I’m interested in EA infrastructure/community building.
I also had this thought, though I’m not sure—what kind of abstractions are we talking about?
With a slightly broader notion of “Boltzmann Brain” this isn’t true—in fact our entire 4D universe up until this point might just be a random/coincidental fluctuation. Hm, interesting, it seems like if you took this extreme, then your acausal trade would be determined by what you think the distribution of random fluctuations is (which probably traces back to your choice of universal turing machine?).
In general, I think it does matter what you think “actually exists” even outside of what you can observe. For instance, to me it seems like your beliefs about what “actually exists” would affect how you acausally trade, but I haven’t thought about this much.
Agreed, I think that’s a good reason. It’s related to the reason I don’t think I am a Boltzmann brain—most Boltzmann brains don’t have the memory that they exist due to evolutionary processes, since brains with that memory are an extremely small sector of all possible Boltzmann brains. And so it seems like the simplest explanation for me having that memory is that evolution actually happened (since the B-brain explanation is kind of wild). Though I haven’t thought super carefully about this and would like to hear other’s thoughts.
Why can’t you have Boltzmann brains-that-carry-out-that-operation?
Do you think that “most” of you are Boltzmann brains?
Won’t we have AGI that is slightly less able to jump into existing human roles before we have AGI that can jump into existing human roles? (Borrowing intuitions from Christiano’s Takeoff Speeds) [Edited to remove typo]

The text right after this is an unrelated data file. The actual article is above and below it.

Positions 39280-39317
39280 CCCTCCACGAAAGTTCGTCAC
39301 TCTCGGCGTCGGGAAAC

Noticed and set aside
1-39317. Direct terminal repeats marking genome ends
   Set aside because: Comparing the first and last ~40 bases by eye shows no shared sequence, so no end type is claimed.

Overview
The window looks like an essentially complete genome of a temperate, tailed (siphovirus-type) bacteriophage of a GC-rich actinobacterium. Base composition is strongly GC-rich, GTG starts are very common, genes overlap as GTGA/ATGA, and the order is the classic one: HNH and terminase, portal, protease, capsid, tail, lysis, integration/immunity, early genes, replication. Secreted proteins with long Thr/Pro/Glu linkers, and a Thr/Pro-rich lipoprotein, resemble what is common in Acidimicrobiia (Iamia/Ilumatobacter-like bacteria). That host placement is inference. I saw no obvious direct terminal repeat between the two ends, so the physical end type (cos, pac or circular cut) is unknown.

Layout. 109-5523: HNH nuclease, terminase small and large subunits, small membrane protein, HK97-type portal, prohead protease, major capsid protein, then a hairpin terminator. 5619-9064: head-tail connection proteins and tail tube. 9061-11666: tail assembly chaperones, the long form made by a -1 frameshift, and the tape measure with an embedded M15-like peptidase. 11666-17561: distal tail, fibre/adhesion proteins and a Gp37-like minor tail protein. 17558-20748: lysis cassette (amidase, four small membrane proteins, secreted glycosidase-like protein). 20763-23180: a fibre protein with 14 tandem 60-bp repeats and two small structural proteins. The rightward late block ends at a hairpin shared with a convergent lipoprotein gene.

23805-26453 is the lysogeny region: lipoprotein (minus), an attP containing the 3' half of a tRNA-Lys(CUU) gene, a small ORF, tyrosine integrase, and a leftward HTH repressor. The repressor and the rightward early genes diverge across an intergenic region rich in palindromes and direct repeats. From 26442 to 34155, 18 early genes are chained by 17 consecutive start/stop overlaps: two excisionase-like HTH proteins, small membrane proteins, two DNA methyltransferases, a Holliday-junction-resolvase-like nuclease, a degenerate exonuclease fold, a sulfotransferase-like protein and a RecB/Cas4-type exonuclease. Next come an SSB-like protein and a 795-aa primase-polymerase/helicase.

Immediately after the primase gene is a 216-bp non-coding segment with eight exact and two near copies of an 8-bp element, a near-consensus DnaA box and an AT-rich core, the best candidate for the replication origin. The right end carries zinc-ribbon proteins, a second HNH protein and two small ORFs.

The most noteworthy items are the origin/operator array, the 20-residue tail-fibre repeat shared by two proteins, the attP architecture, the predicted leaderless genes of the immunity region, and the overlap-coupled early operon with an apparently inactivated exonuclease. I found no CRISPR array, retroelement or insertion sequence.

Obviously, we wouldn’t notice the slowness from the inside, any more than the characters in a movie would notice that your DVD player is being choppy.
Do you have a causal understanding for why this is the case? I am a bit confused by it
Re: 1, I think it may be important to note that adoption has gotten quicker (e.g. as visualized in Figure 1 here; linking this instead of the original source since you might find other parts of the article interesting). Does this update you, or were you already taking this into account?
When the network is randomly initialized, there is a sub-network that is already decent at the task.
From what I can tell, the paper doesn’t demonstrate this—i.e. I don’t think they ever test the performance of a sub-network with random weights (rather they test the performance of a subnetwork after training only the subnetwork). Though maybe this isn’t what you meant, in which case you can ignore me :)
Thanks a lot for this—I’m doing a lit. review for an interpretability project and this is definitely coming in handy :)
Random note: the paper “Are Visual Explanations Useful? A Case Study in Model-in-the-Loop Prediction” is listed twice in the master list of summarized papers.
I agree, and thanks for the reply. And I agree that even a small chance of catastrophe is not robust. Though I asked because I still care about the probability of things going badly, even if I think that probability is worryingly high. Though I see now (thanks to you!) that in this case our prior that SGD will find look-ahead is still relatively high and that belief won’t change much by thinking about it more due to sensitivity to complicated details we can’t easily know.
Anyway, the question here isn’t whether lookahead will be perfectly accurate, but whether the post-lookahead distribution of next words will allow for improvement over the pre-lookahead distribution.
Can you say a bit more about why you only need look-ahead to improve performance? SGD favors better improvements over worse improvements—it feels like I could think of many programs that are improvements but which won’t be found by SGD. Maybe you would say there don’t seem to be any improvements that are this good and this seemingly easy for SGD to find?
For the risk question, is it asking about positive and negative risk, or just negative risk?